Of particular interest are the various articles directly related to Cuban and Latin American music studies or written by renowned Cuban composers and musicologists, particularly on the subject of Afro-Cuban music, as it fast became a new perspective for investigations of folkloric music in Cuba. Fernando Ortiz, a pioneer of this movement in Cuba, offers an in-depth essay “El estudio de la música afrocubana” which looks into the ethnographic analysis of characteristics and aesthetics in Afro-Cuban music, spanning two issues (November-December 1928, No. 4 and January-February 1929, No. 5). Afro-Cuban music is also explored by García Caturla in his essay “Posibilidades sinfónicas de la música afrocubana” in light of art music and how certain characteristics and sounds can easily translate into symphonic and chamber music.

Musicalia’s first issue opens with Carpentier’s two-part  essay “El Neoclasicismo en la música contemporánea” which explores how contemporary composers such as Debussy, Ravel, Satie, Stravinsky and Hindemith approached expression without a Romantic era sensibility, in addition to a return to simplicity and order in their music. Joaquín Nin also delves into Classical and Romantic styles in his article “Puntos de vista clásicos y románticos o las querellas inútiles” discussing how the First World War brought on a new musical rebirth and speculates on how music might later depart from the norm. Other articles in Musicalia showcase new tonal possibilities that came about at the beginning of the twentieth century, such as the developing microtonal music theory of Julián Carrillo, “The Thirteenth Sound” or “Sonido 13.” The article “La revolución musical del Sonido 13” presents how this theory could be used to solve the imperfections in the classical music system from a new perspective.

Popular music in Latin America is also discussed in other articles. Indicative are two contributions by Carlos Chavez: “El fin exartístico en el arte popular,” on the philosophical and holistic understanding on the purpose of popular art; and “El arte popular y el no-popular,” on the difficulty in defining popular and non-popular art. Carlos T. Lerdo de Tejada looks at indigenous influences in modern Mexican aesthetics and music, in his article “Existe un arte americano?” while calling out American decorative art for being far too imitative of European styles, thus not entirely creating its own.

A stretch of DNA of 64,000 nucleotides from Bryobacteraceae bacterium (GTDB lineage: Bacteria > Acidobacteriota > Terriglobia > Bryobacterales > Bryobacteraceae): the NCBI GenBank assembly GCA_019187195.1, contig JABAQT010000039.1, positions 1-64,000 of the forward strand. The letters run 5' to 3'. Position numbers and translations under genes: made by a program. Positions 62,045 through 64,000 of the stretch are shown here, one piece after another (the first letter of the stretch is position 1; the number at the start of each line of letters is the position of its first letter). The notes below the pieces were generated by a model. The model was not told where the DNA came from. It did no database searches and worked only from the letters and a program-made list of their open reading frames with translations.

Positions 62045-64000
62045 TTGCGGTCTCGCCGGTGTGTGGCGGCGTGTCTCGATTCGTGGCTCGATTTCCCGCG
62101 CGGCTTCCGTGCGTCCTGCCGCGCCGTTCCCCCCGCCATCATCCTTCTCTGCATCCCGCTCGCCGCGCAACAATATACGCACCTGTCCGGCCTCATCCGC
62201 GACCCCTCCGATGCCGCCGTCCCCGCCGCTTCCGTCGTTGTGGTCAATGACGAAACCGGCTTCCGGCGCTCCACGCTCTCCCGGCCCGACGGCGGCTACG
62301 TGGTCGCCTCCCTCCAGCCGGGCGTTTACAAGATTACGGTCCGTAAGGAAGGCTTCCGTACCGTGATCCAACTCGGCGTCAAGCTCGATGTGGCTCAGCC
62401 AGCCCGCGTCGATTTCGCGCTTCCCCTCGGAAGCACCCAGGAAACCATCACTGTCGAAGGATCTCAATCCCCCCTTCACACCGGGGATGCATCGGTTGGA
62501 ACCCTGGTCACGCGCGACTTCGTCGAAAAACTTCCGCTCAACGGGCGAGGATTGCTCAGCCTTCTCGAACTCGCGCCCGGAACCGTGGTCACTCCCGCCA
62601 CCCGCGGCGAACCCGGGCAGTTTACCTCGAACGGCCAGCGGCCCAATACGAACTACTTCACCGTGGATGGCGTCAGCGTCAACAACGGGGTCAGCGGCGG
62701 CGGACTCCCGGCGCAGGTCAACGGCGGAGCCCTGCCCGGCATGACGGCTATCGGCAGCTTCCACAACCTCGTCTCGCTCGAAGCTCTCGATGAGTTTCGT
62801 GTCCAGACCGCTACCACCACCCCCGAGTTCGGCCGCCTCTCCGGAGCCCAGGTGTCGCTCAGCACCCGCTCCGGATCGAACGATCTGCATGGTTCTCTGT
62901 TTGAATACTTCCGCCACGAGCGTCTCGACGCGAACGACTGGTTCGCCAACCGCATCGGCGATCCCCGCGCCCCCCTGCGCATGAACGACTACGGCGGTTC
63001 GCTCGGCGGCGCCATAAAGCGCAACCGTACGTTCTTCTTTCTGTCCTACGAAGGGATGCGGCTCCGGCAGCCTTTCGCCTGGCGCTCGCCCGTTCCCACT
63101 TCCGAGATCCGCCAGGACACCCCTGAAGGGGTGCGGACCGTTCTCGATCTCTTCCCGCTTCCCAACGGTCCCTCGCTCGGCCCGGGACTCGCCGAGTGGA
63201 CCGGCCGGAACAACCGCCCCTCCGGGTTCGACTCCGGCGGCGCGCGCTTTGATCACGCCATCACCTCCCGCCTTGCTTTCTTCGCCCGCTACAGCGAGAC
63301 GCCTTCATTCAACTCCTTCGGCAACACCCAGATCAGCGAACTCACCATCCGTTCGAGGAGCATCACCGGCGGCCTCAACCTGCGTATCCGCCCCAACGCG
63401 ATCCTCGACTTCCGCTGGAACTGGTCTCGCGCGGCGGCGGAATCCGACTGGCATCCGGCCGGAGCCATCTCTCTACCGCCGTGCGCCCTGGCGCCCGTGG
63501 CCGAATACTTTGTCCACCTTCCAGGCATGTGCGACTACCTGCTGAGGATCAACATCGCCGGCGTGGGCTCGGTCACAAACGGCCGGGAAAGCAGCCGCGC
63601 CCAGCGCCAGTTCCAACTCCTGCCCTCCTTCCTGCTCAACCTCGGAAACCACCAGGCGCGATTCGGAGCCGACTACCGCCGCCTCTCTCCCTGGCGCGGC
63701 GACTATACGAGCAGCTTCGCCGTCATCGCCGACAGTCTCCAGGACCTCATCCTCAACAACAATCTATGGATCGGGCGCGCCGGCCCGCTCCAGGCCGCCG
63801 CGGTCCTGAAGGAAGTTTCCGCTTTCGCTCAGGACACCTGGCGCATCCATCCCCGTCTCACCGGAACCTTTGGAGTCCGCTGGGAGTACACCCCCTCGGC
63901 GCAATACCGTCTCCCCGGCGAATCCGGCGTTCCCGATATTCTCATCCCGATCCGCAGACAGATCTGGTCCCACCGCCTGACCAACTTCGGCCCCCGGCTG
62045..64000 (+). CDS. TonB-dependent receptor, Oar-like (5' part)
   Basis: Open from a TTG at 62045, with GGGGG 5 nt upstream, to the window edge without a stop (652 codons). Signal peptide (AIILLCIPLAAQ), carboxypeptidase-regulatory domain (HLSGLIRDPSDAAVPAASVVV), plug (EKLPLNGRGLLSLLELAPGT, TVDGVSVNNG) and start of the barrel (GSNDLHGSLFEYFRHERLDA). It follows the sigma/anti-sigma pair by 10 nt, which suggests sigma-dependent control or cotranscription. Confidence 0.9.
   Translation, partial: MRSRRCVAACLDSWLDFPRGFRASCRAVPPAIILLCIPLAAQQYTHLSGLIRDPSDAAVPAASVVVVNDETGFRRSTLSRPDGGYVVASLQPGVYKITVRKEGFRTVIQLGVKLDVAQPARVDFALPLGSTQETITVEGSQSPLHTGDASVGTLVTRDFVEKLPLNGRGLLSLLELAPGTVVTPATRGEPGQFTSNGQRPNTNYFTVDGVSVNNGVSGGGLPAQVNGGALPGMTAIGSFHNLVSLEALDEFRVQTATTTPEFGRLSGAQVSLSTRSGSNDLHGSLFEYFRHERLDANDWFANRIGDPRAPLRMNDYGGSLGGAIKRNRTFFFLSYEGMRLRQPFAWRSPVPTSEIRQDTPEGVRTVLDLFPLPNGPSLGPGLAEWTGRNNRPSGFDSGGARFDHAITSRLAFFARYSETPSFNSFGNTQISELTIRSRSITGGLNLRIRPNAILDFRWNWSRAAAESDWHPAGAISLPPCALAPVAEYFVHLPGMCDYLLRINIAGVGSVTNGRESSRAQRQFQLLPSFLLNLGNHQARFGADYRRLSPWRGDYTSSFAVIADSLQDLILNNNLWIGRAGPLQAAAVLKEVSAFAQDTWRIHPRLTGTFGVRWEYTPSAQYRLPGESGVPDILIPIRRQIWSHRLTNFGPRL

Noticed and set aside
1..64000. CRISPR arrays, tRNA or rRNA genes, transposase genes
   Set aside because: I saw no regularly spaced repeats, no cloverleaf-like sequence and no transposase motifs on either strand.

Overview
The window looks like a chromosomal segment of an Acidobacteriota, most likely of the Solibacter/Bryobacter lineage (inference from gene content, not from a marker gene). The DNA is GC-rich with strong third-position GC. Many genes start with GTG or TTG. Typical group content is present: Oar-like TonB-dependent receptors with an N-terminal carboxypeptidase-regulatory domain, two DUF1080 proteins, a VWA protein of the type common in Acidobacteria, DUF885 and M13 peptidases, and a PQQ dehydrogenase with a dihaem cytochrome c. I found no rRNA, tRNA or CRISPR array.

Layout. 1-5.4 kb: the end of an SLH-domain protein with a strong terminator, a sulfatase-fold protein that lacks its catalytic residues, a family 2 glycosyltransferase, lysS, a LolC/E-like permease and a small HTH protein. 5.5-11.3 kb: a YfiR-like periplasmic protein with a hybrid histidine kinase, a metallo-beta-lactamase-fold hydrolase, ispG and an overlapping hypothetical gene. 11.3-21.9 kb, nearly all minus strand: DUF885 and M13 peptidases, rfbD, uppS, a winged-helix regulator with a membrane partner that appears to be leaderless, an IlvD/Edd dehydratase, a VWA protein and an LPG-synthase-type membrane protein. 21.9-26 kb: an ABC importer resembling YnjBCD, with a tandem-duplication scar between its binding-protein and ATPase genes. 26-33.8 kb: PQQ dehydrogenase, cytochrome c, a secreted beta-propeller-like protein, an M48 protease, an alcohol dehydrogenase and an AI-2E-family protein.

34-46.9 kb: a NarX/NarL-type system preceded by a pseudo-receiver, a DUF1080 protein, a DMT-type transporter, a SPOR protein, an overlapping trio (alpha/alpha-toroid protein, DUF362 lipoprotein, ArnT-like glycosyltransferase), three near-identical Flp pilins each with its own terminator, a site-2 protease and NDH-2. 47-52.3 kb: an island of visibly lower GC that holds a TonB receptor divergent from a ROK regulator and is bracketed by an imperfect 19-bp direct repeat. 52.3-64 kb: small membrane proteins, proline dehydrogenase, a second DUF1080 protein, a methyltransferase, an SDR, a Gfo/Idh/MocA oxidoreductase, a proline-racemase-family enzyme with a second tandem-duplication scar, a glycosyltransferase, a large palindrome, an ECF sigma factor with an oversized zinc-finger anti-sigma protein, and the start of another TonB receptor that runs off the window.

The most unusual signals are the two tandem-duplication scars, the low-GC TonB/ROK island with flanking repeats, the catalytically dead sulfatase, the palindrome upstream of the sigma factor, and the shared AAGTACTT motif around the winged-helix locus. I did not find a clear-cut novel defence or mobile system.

Of further note are some of the larger musical institutions whose concerts were reviewed throughout the run of Musicalia, including the Sociedad Pro-Arte Musical, which organized concerts of prominent figures as well as students and up-and-coming Cuban musicians; the Cuban National Symphonic Orchestra and Philharmonic Orchestra of La Habana; the Asociación Nacional de Profesores y Alumnos de Música; the Institución Hispanocubana de Cultura; the  Conservatorio Bach de La Habana; and the orchestra from the Conservatorio Falcón. Some internationally well-known performers which are reviewed in these sections include French soprano Ninon Vallin and violinists Jascha Heifetz and Mischa Elman. Cuban musicians are also reviewed, including pianists Diego Bonilla and Flora Mora, violinist Alberto Mateu, and soprano Emma Otero. 

This RIPM Index was produced from copies of the journal held by the New York Public Library, the Hermeroteca Municipal de Madrid, the Centro Nacional de Investigación, Documentación e Información Musical “Carlos Chávez” (Cenidim) in Mexico City, and a private collector. Indices for the final years, 1943-1944 and 1946 are forthcoming.


[1] “Considerará la música del pasado como un arte vivo, con el cual no hay por qué adoptar una actitud fetichista sino un criterio de revisión de valores.” Musicalia 1, no. 1 (May-June 1928): 1.

[2] “Con esta bandera de tiempos de paz, en días de universal turbulencia, reaparece Musicalia.” Musicalia, No. 1 (second series, November-December 1940): 1.